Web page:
A couple of points:
Steel boats usually rust from the inside out. The design is important, but it's the builder who usually makes it or breaks it. If the builder builds it right, and coats it right while under construction then much of the interior rust problems are postponed. My boat is 15 years old and has very little interior rust. My surveyor says I should thank the builder. So, find out who built this boat and check out their reputation. If they're still in business, go see them and ask them about the boats they've built. Then find the owners and ask them what their experience has been. If the builder has build lots of steel boats, it may be OK. If they build a few every now and then, be careful.
Inside rust is usually harder to fix than outside rust because it's so much harder to get to. IMO, covering rust ("sealing it up") doesnt work -- you've got to grind it out (or sand blast it out), chemically treat what you can't get out and then recoat it using a high quality paint system, which will ususally be some mix of an etching primer, expoy primers (multiple coats) and top coats, often urethanes. Do everything right and it can be good as gold, but sometimes even when you do everything right, the rust comes back. The only way to inhibit rust is to get rid of all the oxygen. With steel boats you do get higher strength, but higher maintenance comes with it.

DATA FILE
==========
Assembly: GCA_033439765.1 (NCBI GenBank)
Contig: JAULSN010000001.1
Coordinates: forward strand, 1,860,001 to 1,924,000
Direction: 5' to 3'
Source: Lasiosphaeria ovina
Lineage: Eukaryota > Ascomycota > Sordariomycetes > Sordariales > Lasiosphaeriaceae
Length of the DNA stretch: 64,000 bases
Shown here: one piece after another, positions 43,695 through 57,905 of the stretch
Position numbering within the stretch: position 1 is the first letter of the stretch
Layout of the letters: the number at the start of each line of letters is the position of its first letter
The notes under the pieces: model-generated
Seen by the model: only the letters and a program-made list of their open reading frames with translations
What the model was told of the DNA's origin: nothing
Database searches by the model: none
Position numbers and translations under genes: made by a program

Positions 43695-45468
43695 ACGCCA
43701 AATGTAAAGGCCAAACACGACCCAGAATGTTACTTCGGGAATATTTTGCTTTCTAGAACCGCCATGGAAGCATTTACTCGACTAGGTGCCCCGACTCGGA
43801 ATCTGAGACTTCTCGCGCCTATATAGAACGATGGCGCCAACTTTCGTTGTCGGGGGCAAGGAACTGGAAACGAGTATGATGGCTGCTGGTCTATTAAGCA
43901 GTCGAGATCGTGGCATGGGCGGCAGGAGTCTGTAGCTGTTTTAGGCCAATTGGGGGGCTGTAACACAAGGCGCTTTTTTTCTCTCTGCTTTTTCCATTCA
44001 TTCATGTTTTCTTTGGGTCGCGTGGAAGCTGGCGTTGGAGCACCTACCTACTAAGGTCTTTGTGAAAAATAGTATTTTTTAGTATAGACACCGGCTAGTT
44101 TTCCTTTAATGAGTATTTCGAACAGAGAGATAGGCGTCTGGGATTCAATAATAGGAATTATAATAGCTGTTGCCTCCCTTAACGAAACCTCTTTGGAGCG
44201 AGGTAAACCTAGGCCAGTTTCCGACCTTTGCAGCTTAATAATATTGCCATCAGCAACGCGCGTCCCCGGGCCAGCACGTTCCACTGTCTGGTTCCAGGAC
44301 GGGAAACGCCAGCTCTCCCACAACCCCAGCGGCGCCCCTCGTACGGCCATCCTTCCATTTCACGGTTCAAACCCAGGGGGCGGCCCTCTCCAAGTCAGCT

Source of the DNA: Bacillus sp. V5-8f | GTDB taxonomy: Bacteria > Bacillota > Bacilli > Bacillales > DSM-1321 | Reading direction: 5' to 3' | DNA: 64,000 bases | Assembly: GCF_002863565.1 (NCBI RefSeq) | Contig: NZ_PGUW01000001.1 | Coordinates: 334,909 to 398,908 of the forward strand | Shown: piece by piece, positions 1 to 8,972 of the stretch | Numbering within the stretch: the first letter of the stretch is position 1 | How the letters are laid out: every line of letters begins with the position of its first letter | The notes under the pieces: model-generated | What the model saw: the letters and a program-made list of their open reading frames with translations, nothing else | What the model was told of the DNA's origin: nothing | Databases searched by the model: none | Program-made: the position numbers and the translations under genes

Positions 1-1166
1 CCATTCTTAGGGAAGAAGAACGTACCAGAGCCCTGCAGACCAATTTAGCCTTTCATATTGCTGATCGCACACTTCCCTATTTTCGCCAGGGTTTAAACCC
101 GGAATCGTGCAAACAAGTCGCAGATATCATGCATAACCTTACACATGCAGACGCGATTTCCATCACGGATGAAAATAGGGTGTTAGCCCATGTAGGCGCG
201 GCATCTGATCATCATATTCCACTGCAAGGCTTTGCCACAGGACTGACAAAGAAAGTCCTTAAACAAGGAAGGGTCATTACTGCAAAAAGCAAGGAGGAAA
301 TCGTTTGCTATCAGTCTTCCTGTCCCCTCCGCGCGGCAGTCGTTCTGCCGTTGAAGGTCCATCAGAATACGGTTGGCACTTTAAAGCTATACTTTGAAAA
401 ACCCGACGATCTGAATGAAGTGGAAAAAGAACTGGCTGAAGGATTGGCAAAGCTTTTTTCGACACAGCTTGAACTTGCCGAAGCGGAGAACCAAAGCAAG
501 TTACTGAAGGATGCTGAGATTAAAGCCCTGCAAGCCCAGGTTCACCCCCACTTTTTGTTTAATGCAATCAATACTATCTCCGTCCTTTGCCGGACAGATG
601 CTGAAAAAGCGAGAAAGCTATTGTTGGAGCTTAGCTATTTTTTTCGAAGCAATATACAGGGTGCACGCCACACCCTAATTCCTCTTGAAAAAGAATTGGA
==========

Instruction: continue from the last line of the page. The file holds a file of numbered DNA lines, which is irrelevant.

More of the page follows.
When you've finished kicking the tires and are starting to think seriously about it, you'll need to find a good surveyor. I'd go to someone who doesn't have a dog in the fight to get recommendations. Ask around -- ask at the bigger boat yards, mechanics, riggers, etc. Find someone who regularily surveys steel boats and make sure they have a professional certification. I think you can find websites of the marine survey associations and they will point you to people in your area. The survey will cost you many hundreds, so wait until you're really serious to take that step.
I'd second Cam's point re the broker. He's blowing smoke. I've been told that the rule of thumb with standing rigging is "watch it closely after 10 years, be thinking about replacing it at 15 years and do it by 20". There's no way you get a new rig for $2K. I've heard that the old SS wire is often better than the stuff you get today, but, I'd be really careful when it comes to reusing anything. One of the more famous riggers in the world is in Port Townsend, Brion Toss, (see Brion Toss Yacht Riggers, Sailboat Rigging
). Give him a call, see what he thinks. The people at Port Townsend Rigging are also excellent (Port Townsend Rigging: Services and products tailored to your sailing experience
). Rigging is not a DIY type of job. If you mess up and it comes down, people can get killed. Let professionals do the rigging.
Last point, it's fun working on boats, but it can get old. The idea is to go sailing. If you spend too much on a boat that needs a lot of work and has so many projects that you can't afford to have the yard do most of them, you'll never go sailing. You can prevent that by buying a less expensive boat, or a smaller one that's been loved a lot.